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Posted By: Johnny Daubert I Want To Do Method Acting; Help - 03/31/13 04:42 PM
Having been a method actor of sorts with my Too Little Time solo "act" and band "front man", (and not being those before at all), I am thinking of trying out for a play, (once I get the script and see who I could "become"), to be in character, fully.

Without doing the expensive classes, does anyone know of any ways I could know what it actually takes to professionally perform Method Acting, on and off stage? (How far does one take it, off stage, in other words)?

I can imagine showing up and being a total a hole...while just trying to remain in character,,,NOT cool. How does one "act" around everyone before an audition, or rehearsals, and eventually for the stage performances?

HELP!
Thank you,

Johnny D
I often thought of trying out for local plays myself. I thought I'd make a good serial killer. laugh Not sure what personal experience I could draw from on that. Maybe our key is drawing our emotions through our music. Anyway, good luck Johnny!

Best, John smile
Posted By: Johnny Daubert Re: I Want To Do Method Acting; Help - 03/31/13 05:34 PM
Ha! For YOUR role, I would think going to prisons and watching them, and even talking to them if possible would give you insight to their ways, their thinking, etc. (Do they act when around people)? How do they get prepared for their actions? Do they sweat beforehand? Are they happier in life when about to commit their crimes? Once knowing and seeing how some are, it would be easier to then act like them, in speaking tones and all else. Maybe you would pick up on how their eyes change when talking about killing. Then, you would have done the same in the moments of the acted out killings.

My first play goal is not for local though. The one in mind is for a Casino/Broadway bound one, for which I have provided music for, along with Mike Caro being in it from the start, (for him, the first 6 songs on). I came in on the 7th song through the 13th. Since I can relate to the music and songs,,,I might be able to relate to one of the characters, or learn about him, at least.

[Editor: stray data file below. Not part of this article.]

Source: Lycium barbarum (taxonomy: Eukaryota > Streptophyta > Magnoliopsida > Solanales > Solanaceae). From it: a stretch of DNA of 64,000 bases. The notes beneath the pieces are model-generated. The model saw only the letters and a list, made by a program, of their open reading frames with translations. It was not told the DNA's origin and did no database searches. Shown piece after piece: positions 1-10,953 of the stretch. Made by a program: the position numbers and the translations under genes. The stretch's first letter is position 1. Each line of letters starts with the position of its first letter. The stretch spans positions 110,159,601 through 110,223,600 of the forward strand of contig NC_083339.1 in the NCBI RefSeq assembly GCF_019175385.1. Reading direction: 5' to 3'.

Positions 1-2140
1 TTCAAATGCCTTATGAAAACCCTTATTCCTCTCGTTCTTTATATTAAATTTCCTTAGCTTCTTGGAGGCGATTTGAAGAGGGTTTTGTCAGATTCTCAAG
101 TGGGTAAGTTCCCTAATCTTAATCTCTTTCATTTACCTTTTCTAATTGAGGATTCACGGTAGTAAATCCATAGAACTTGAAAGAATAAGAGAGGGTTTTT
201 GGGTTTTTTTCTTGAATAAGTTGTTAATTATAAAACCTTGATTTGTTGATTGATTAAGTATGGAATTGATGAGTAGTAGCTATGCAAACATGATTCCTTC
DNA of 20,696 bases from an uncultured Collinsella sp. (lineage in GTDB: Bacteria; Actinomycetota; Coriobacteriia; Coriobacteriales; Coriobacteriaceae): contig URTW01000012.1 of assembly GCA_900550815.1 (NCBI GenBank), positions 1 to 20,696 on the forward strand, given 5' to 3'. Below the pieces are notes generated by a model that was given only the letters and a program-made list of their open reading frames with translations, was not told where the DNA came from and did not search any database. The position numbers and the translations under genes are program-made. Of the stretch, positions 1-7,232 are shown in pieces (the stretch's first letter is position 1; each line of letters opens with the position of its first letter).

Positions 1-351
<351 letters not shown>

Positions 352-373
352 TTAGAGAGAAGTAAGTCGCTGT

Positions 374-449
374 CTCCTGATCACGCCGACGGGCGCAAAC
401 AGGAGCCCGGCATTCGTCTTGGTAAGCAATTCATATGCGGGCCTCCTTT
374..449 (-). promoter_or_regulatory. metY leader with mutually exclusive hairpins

The only thing "I know" at any given time, is that once I put my mind to something, I consider it done, with just all the steps needing to be played out, (whether quickly or not), with relentless passion. I hope to gain some insight to Method Acting here, from anyone who has done it. I don't want to make it's basic mistakes in assuming anything about that method if showing up for an audition. (Like, how far does one take it, before going up, while talking to others while waiting)? Would I just hang out by myself? Or, mingle and get out of character, or stay in it? I don't have acting chops, obviously. So, I would need to depend on raw method acting.

Thanks
Posted By: jay23 Re: I Want To Do Method Acting; Help - 06/22/13 10:06 AM
I don't know what progress you've made or if you're still checking this thread after all this time...but for what it's worth. I've been acting and directing since 1976, mostly amateur, some here and there I've been paid for. In my experience "method" acting frequently gets in the way; especially for people who mostly have an understanding of it from pop culture. Far more effective in my opinion is Meisner..i.e. behaving truthfully under imaginary circumstances. It's much more frightening to do but ultimately much easier; it really cuts through the artificial layers of B.S. people frequently try to hide behind when doing "method." I think the best actors are actually doing this anyway to one extent or another no matter what technique they think they are employing. As far as coming to an audition "in character" and staying in character---as a theater director I would find that frankly ridiculous and probably a little disturbing. You would have to be damn fantastic to get cast and even then I would have reservations about what you would be like to work with. Just me as a local community theater director talking, maybe those higher on the food chain would have different thoughts.